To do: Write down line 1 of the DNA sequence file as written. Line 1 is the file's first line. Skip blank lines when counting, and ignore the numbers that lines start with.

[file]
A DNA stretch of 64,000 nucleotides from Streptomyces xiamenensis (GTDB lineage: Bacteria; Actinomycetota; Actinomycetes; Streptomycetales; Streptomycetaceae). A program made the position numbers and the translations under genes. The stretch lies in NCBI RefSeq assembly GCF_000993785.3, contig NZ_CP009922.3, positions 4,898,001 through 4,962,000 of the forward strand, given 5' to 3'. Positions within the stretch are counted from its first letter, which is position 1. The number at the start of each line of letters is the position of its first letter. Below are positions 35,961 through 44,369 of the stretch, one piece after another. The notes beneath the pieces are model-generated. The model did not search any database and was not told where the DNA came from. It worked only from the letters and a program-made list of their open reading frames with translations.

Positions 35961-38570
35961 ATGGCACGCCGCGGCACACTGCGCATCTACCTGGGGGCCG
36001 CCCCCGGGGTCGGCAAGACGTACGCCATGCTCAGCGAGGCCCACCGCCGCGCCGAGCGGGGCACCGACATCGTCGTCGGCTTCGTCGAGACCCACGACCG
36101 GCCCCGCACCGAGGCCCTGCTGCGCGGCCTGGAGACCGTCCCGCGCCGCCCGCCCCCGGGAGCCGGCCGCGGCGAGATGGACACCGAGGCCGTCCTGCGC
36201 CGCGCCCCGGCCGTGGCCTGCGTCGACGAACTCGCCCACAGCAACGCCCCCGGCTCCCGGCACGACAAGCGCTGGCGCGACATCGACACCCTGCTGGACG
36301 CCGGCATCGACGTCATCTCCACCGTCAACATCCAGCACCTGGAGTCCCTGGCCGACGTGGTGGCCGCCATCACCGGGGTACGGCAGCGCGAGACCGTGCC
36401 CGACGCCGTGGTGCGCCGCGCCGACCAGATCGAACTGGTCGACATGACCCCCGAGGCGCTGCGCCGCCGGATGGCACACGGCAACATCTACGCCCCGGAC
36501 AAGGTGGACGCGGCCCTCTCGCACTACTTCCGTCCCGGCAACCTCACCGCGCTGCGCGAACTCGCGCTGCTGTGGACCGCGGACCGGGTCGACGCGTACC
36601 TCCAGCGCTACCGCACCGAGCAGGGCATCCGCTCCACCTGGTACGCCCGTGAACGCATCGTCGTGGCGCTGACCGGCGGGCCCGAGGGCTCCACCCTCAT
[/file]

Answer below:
A DNA stretch of 64,000 nucleotides from Streptomyces xiamenensis (GTDB lineage: Bacteria; Actinomycetota; Actinomycetes; Streptomycetales; Streptomycetaceae). A program made the position numbers and the translations under genes. The stretch lies in NCBI RefSeq assembly GCF_000993785.3, contig NZ_CP009922.3, positions 4,898,001 through 4,962,000 of the forward strand, given 5' to 3'. Positions within the stretch are counted from its first letter, which is position 1. The number at the start of each line of letters is the position of its first letter. Below are positions 35,961 through 44,369 of the stretch, one piece after another. The notes beneath the pieces are model-generated. The model did not search any database and was not told where the DNA came from. It worked only from the letters and a program-made list of their open reading frames with translations.